The announcement was made the Chinese Independent Power Producers (IPPs) during a meeting presided over by Minister for Planning and Development Ahsan Iqbal with more than 30 Chinese companies operating under the flagship multi-billion-dollar China-Pakistan Economic Corridor (CPEC) in various areas including energy, communication, railways and others, the Dawn newspaper reported.
During the meeting the power producing companies brought up a slew of complaints regarding the payment of dues worth 300 billion Pakistani rupees (USD 15,95,920,800).
“There were also complaints, including those relating to complex visa procedures for Chinese executives, taxation and so on, but there were also counter complaints from the Pakistani side as well, on delayed responses to their communications,” the report said.
About 25 representatives from the Chinese IPPs spoke one after the other and complained about the buildup of their dues and warned that without upfront payments they would shut down within days.
According to the Chinese companies, while payments against power already supplied were not forthcoming and they had been financially handicapped due to the coronavirus spread, the tax authorities had started taxing them at higher rates.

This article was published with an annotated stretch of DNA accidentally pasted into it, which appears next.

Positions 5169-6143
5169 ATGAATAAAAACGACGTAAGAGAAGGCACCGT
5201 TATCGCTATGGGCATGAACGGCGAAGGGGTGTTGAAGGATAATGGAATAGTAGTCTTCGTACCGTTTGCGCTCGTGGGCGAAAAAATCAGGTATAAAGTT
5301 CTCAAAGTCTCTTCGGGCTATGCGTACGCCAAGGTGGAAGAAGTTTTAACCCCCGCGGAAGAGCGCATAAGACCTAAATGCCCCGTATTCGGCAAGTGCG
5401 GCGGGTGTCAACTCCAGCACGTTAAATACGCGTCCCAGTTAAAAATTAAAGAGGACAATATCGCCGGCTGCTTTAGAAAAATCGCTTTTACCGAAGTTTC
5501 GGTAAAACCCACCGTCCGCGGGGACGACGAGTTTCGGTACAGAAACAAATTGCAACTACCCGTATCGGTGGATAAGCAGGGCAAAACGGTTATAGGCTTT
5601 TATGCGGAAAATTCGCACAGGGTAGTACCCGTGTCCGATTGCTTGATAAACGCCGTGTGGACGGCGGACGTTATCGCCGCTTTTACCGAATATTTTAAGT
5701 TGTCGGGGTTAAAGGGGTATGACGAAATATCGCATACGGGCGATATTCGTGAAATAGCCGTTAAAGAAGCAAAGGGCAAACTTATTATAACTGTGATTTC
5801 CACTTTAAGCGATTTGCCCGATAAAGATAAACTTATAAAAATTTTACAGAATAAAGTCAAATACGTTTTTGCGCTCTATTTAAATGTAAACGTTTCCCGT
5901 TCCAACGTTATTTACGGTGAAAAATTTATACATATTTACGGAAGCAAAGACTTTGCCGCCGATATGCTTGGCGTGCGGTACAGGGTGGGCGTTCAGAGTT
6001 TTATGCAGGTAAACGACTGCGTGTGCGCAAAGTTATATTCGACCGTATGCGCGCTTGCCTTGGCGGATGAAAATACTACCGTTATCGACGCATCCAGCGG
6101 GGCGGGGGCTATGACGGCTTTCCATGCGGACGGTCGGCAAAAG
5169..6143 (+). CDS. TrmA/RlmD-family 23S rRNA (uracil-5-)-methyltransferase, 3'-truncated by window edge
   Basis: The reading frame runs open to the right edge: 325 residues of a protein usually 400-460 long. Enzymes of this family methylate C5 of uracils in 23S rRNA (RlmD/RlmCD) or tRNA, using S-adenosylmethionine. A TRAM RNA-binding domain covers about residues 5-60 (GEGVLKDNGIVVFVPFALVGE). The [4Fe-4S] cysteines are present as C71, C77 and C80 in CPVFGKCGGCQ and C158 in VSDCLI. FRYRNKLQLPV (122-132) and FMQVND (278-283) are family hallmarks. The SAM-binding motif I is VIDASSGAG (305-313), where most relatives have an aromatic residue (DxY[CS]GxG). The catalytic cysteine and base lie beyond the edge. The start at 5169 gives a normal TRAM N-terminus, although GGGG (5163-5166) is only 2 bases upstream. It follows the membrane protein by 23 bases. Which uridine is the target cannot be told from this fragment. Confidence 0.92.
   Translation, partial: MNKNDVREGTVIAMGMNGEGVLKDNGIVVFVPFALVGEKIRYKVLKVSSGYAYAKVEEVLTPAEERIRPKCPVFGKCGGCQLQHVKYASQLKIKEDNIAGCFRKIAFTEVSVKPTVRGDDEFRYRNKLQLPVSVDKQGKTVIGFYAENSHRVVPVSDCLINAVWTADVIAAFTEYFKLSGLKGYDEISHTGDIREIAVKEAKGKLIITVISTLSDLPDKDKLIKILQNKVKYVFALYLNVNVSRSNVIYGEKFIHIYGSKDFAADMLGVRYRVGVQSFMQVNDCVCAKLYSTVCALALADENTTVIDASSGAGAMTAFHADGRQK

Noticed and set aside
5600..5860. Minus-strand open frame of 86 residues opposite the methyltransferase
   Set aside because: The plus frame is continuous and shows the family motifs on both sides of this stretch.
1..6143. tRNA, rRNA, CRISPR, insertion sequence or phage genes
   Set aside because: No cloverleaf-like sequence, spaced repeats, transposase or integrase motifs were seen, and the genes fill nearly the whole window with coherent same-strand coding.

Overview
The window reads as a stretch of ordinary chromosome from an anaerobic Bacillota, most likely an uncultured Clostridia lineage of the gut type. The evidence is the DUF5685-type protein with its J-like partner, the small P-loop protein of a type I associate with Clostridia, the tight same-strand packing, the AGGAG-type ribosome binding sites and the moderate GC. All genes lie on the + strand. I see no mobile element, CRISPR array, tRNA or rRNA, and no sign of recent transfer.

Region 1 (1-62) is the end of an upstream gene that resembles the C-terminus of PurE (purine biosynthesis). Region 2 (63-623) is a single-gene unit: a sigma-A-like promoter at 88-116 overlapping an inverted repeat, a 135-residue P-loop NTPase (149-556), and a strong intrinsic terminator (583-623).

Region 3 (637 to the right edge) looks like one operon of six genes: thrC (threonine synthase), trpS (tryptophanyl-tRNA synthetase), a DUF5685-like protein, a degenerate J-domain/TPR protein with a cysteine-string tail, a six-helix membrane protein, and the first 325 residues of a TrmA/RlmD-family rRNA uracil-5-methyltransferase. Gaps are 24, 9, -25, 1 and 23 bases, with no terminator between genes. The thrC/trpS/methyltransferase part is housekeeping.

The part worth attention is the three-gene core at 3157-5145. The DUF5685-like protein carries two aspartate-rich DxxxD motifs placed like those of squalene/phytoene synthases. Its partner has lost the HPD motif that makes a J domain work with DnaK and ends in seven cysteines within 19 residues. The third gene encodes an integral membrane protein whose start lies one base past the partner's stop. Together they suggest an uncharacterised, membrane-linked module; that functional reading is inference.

“Also, the contractual requirement of a revolving fund for automatic payment of IPPs’ dues and subsequent promises by the previous government during former prime minister Imran Khan’s visit to China also remained unfulfilled,” the representatives were quoted as saying in the report.
Khan was removed as the prime minister of Pakistan last month through an anti-trust vote brought by the opposition parties.
Minister Iqbal has assured the Chinese companies that the prime minister had already taken notice of the situation and had asked the relevant authorities to brief him about the entire issue and make arrangements for early payments.
He promised that their financial difficulties would be eased out within the current month.
The companies are operating for the execution of the projects under the CPEC, which was launched in 2015.
is a planned network of roads, railways and energy projects linking China’s resource-rich Xinjiang Uyghur Autonomous Region with Pakistan’s strategic Gwadar Port on the Arabian Sea.